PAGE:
Most often, architects design with ‘plan as generator’, that is we begin designing a building with the floor plan, and derive all the elevations, sections, and even details from it.
Today, though, is something different. This began as an elevation – what you see above. I was thinking something between Adolf Loos and Irving Gill, with a Richardsonian picturesque quality – a ‘character study’ if you will. A rectangular volume makes up the center with a cubic one stepped down to the right and a smaller cube to the left, with a stair tower at the ‘rear’.
The plan – below – came after, trying to work out precisely how the different squares and modules worked together, playing localized symmetries and forms against one another, and eventually placing a formal parterre garden on the upper level with a pool deck on the lower, while a gravel auto court fleshes out the public side of the property.
Today, a barn, a square, and some fun with drawing projections. If you’ve spent any time looking at my posts, you’ll know that I have a penchant for vernacular architectures, especially the banal agricultural buildings that dot the majority of America’s varied landscapes. The barn is probably the epitome of those forms, and heavy timber framed barns seem to more or less rise from the earth itself.
This particular barn is my interpretation of the timber framed variety, with my love of formal rigor – the square. The plan is a large four-square frame, with a double-wide central ‘nave’ and two single-wide ‘aisles’. Large, folding doors frame the ends, with small punched windows the sides. Since this barn is not intended to be utilitarian, the flooring is gridded black basalt pavers, with two large concrete decks on either end.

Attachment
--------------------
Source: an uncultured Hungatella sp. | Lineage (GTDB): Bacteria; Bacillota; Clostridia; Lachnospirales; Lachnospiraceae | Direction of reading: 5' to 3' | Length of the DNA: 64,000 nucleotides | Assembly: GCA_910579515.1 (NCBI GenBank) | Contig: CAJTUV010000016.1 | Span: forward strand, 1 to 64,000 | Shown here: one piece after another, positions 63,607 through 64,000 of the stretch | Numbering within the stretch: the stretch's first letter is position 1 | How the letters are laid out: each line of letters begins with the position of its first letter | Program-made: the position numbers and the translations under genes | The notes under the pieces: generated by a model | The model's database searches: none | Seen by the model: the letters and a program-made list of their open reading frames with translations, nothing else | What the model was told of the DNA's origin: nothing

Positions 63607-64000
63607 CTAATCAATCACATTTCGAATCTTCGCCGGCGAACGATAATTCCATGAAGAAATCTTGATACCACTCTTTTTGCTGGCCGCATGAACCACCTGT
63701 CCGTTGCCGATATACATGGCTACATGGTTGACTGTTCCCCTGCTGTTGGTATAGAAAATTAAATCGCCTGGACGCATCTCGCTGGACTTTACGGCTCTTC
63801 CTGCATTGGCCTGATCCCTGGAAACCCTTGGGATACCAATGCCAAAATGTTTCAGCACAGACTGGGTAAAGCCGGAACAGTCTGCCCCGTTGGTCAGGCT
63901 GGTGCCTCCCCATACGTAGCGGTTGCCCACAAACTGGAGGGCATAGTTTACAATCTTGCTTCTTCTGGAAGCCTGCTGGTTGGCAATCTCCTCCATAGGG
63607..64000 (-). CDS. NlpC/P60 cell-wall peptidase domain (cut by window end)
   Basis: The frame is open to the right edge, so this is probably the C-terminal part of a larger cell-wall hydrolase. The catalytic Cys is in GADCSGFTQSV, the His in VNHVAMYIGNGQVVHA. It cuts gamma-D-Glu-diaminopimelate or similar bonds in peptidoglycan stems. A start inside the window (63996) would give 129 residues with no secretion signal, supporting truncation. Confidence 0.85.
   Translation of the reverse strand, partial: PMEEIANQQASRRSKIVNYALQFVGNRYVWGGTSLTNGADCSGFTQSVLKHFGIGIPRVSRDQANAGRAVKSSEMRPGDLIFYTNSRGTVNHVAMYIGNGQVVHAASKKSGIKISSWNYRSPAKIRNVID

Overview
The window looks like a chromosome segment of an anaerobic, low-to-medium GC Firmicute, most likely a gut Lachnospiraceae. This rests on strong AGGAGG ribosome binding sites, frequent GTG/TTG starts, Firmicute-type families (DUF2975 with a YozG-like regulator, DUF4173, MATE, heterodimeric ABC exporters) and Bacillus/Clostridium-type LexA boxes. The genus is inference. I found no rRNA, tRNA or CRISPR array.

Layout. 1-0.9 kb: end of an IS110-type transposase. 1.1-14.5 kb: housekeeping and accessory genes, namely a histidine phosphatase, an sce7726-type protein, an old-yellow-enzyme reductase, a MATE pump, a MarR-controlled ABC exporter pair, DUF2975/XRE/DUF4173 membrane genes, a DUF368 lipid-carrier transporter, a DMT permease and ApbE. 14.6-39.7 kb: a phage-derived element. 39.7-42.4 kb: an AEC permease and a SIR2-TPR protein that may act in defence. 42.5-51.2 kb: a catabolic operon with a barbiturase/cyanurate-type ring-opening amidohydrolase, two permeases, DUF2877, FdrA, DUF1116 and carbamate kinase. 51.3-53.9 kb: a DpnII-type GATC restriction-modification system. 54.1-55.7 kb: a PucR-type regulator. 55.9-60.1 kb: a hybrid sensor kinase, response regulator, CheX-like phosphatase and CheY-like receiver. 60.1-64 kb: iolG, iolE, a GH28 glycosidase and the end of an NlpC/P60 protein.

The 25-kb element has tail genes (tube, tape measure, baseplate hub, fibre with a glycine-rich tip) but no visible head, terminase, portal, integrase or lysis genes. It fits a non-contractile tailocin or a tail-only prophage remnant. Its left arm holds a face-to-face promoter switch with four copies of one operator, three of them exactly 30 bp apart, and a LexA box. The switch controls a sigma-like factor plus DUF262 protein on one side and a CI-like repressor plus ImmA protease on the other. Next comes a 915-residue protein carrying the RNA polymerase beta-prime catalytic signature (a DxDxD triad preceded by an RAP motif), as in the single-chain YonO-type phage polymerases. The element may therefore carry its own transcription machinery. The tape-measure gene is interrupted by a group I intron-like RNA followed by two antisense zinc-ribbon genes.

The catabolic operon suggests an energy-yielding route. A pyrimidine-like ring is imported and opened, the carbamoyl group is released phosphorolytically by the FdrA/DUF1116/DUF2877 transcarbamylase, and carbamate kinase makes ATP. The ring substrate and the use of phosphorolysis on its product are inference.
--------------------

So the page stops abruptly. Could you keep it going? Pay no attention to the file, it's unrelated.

The drawings are all halves – the plan is half floor plan, half roof plan; the axonometric is half aerial, half wormseye; the oblique axon is also half & half; the elevation is half the side, half the front.
Linguistics, or the study of language, is today’s topic, expressed in four buildings: On the left, traditional languages are used to express a four square plan (top), and a nine square plan (bottom), with floor plans on the left and ceiling plans on the right. On the right, modernist languages express the same four square (top) and nine (bottom), with symmetrical plans on the left and directionally symmetrical plans on the right – mainly because modernist ceiling plans are far less interesting to draw. . . A section and elevation lie beneath.
A golden oldie from Michael Graves’ heyday – this small townhouse or ‘carriage house’ is a perfect example of Graves’ mastery of the floor plan. Say what you want about his elevations, but his plans are money, and the enfilade depicted here is extraordinary. The foyer is an autonomous tempietto-like volume, with a walk-through library preceding the full-width living room to one side, and the kitchen-dining room volume to the other, with a long pilastered hall beyond flanked with a study and guest bedroom, while the master bedroom opens onto a patio.